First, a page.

European Radiology

, Volume 27, Issue 11, pp 4455–4460 | Cite as

How to write an original radiological research manuscript

  • Peter BannasEmail author
  • Scott B. Reeder


Many scientific manuscripts submitted for publication are limited by fundamental mistakes in their preparation, leading to rejection. We describe how to write a well-organized radiological research manuscript containing all of the important ingredients for effective communication of a hypothesis-driven scientific study in the context of medical imaging.

Key Points

Mistakes in the preparation of scientific manuscripts lead to rejection.

Scientific writing, like any important skill, can be learned.

A well-developed approach will improve the quality of scientific writing.

High-quality scientific writing is essential to communicate research results.

A well-organized manuscript effectively communicates a hypothesis-driven scientific study.


Manuscripts Medical writing Publication components Radiology Diagnostic imaging 



We thank Prof. Dr. Gerhard Adam and Ingrid Krause for their advice and critical reading of the manuscript.

Compliance with ethical standards


The scientific guarantor of this publication is Peter Bannas.

Conflict of interest

The authors of this manuscript declare relationships with the following companies: Bracco and GE.


The authors of this manuscript declare relationships with the following companies: Bracco and GE.

This study has received no funding.


  1. 1.
    Bannas P, Adam G, Bley TA (2013) Instructions for original radiological research manuscripts. Röfo 185:533–538PubMedGoogle Scholar
  2. 2.
    Kliewer MA (2005) Writing it up: a step-by-step guide to publication for beginning investigators. AJR Am J Roentgenol 185:591–596CrossRefPubMedGoogle Scholar
  3. 3.
    Bossuyt PM, Reitsma JB, Bruns DE et al (2003) Towards complete and accurate reporting of studies of diagnostic accuracy: The STARD Initiative. Radiology 226:24–28CrossRefPubMedGoogle Scholar
  4. 4.
    Eyler WR (1980) Uniform requirements for manuscripts submitted to biomedical journals. Radiology 135:239–243CrossRefPubMedGoogle Scholar
  5. 5.
    Equator nework: Enhancing the QUAlity and Transparency Of health Research. Available via
  6. 6.
    Korevaar DA, van Enst WA, Spijker R, Bossuyt PM, Hooft L (2014) Reporting quality of diagnostic accuracy studies: a systematic review and meta-analysis of investigations on adherence to STARD. Evid Based Med 19:47–54CrossRefPubMedGoogle Scholar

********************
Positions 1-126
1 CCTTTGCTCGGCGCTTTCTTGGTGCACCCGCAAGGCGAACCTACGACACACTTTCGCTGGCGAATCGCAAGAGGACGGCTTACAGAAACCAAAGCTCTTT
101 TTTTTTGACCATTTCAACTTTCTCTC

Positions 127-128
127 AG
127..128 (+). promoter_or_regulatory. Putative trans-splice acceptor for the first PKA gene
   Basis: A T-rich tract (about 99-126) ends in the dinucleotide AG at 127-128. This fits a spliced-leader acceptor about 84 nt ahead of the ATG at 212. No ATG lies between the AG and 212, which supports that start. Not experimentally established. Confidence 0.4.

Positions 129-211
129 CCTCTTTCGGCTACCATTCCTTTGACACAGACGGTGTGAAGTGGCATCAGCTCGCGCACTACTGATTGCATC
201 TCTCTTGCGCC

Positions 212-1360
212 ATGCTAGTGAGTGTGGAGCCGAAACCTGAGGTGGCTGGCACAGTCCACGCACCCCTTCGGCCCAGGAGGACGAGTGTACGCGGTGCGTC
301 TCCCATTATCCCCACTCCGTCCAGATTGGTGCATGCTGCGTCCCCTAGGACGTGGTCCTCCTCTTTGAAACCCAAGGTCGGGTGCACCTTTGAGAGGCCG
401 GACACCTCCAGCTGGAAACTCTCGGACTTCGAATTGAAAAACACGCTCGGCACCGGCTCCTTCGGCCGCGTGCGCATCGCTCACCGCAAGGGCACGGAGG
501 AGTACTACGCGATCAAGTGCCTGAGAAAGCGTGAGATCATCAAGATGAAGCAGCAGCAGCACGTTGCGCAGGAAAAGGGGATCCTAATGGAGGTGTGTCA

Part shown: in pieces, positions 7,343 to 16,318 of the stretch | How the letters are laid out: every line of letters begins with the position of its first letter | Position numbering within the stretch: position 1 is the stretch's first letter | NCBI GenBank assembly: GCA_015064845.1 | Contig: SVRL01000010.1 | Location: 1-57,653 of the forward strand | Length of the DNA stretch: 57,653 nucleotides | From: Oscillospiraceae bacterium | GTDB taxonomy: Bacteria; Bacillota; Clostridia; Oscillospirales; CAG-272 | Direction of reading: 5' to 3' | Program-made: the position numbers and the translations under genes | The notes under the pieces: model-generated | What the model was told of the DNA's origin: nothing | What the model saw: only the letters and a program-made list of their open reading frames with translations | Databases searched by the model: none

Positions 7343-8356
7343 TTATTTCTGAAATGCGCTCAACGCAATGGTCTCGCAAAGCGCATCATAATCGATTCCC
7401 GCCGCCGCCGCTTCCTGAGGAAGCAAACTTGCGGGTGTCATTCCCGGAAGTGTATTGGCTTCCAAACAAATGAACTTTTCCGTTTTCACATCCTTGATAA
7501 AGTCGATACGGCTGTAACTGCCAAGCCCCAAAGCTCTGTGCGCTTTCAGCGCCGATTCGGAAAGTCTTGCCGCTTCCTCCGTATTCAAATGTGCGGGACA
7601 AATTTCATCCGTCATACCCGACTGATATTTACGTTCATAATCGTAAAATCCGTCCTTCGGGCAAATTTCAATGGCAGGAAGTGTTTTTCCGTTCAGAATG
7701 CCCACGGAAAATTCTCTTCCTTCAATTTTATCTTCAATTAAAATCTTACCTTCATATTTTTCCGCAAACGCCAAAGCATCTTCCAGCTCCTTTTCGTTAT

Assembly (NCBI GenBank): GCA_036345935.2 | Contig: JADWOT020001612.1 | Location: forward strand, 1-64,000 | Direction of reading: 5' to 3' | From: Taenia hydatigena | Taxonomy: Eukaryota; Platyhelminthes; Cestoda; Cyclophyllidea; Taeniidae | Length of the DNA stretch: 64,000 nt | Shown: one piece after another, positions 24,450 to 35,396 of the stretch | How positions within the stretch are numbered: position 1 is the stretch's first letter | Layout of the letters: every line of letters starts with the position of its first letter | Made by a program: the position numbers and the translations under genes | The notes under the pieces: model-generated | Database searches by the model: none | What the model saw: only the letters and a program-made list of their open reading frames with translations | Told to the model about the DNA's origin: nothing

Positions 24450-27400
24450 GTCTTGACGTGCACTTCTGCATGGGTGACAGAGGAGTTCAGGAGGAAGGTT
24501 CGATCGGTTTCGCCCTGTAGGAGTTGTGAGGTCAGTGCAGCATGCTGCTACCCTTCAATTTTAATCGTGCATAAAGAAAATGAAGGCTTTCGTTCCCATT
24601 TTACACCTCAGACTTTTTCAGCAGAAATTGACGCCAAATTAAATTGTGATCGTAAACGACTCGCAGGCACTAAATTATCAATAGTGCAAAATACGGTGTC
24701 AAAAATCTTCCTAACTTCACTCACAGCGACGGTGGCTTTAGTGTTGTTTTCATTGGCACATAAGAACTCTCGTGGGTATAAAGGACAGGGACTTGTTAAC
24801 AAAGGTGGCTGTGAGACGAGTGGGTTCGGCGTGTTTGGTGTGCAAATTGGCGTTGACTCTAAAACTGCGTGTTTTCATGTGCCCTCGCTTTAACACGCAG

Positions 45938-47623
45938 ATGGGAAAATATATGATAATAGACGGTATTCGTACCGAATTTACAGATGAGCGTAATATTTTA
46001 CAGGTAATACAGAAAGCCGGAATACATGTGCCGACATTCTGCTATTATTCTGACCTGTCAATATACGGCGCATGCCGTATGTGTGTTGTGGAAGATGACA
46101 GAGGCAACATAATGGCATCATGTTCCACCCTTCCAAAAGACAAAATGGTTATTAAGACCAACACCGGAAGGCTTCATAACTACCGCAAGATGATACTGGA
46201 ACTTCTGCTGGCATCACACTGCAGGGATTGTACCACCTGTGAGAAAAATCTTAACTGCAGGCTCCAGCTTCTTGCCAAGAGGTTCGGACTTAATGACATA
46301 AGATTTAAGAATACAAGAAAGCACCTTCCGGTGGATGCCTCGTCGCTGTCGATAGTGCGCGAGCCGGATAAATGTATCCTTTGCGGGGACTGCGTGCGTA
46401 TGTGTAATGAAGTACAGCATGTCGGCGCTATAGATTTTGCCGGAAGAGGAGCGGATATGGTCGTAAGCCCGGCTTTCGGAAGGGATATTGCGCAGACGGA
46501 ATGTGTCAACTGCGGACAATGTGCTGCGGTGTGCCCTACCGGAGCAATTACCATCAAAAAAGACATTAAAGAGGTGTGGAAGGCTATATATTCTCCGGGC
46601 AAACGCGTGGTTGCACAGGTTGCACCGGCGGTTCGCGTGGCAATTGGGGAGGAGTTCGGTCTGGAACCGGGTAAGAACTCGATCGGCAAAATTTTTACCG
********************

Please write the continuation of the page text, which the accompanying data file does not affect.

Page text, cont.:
7. 7.
    Siegelman SS (1988) Advice to authors. Radiology 166:278–280CrossRefPubMedGoogle Scholar
  8. 8.
    Korevaar DA, Wang J, van Enst WA et al (2015) Reporting diagnostic accuracy studies: some improvements after 10 years of STARD. Radiology 274:781–789CrossRefPubMedGoogle Scholar
  9. 9.
    Laniado M (1996) How to present research data consistently in a scientific paper. Eur Radiol 6(Suppl 1):S16–S18Google Scholar
  10. 10.
    Chew FS (1991) Fate of manuscripts rejected for publication in the AJR. AJR Am J Roentgenol 156:627–632CrossRefPubMedGoogle Scholar
  11. 11.
    Weber EJ, Callaham ML, Wears RL, Barton C, Young G (1998) Unpublished research from a medical specialty meeting: why investigators fail to publish. JAMA 280:257–259CrossRefPubMedGoogle Scholar
  12. 12.
    Cook R (2000) The writer's manual. Radcliffe Medical Press Ltd., OxfordGoogle Scholar
  13. 13.
    Murray R (2005) Writing for academic journals. Open University Press, MaidenheadGoogle Scholar
  14. 14.
    Albarran JW, Scholes J (2005) How to get published: seven easy steps. Nurs Crit Care 10:72–77CrossRefPubMedGoogle Scholar
  15. 15.
    Whimster WF (1997) Biomedical Research: How to plan, publish and present it. SpringerGoogle Scholar
  16. 16.
    Rosenfeldt FL, Dowling JT, Pepe S, Fullerton MJ (2000) How to write a paper for publication. Heart Lung Circ 9:82–87CrossRefPubMedGoogle Scholar
  17. 17.
    Wells WA (2004) Me write pretty one day: how to write a good scientific paper. J Cell Biol 165:757–758CrossRefPubMedPubMedCentralGoogle Scholar
  18. 18.
    Bannas P, Kramer H, Hernando D et al (2015) Quantitative magnetic resonance imaging of hepatic steatosis: Validation in ex vivo human livers. Hepatology 62:1444–1455CrossRefPubMedPubMedCentralGoogle Scholar
  19. 19.
    Bannas P, Jung C, Blanke P et al (2013) Severe aortic arch calcification depicted on chest radiography strongly suggests coronary artery calcification. Eur Radiol 23:2652–2657CrossRefPubMedGoogle Scholar
  20. 20.
    Sheiman R (2009) Writing an Original Research Manuscript: The Do's and Don'tsRSNA, ChicagoGoogle Scholar
  21. 21.
    Bashir MR, Sirlin CB, Reeder SB (2015) On confirmation bias in imaging research. J Magn Reson Imaging 41:1163–1164CrossRefPubMedGoogle Scholar
  22. 22.
    Anvari A, Halpern EF, Samir AE (2015) Statistics 101 for Radiologists. Radiographics 35:1789–1801CrossRefPubMedGoogle Scholar
  23. 23.
    Matosin N, Frank E, Engel M, Lum JS, Newell KA (2014) Negativity towards negative results: a discussion of the disconnect between scientific worth and scientific culture. Dis Model Mech 7:171–173CrossRefPubMedPubMedCentralGoogle Scholar

Copyright information

© European Society of Radiology 2017

Authors and Affiliations

  1. 1.Department of Diagnostic and Interventional Radiology and Nuclear MedicineUniversity Medical Center Hamburg-EppendorfHamburgGermany
  2. 2.Department of RadiologyUniversity Medical Center Hamburg-EppendorfHamburgGermany
  3. 3.Department of RadiologyUniversity of Wisconsin-MadisonMadisonUSA
  4. 4.Department of Medical PhysicsUniversity of Wisconsin-MadisonMadisonUSA
  5. 5.Department of Biomedical EngineeringUniversity of Wisconsin-MadisonMadisonUSA
  6. 6.Department of MedicineUniversity of Wisconsin-MadisonMadisonUSA
  7. 7.Department of Emergency MedicineUniversity of Wisconsin-MadisonMadisonUSA

Personalised recommendations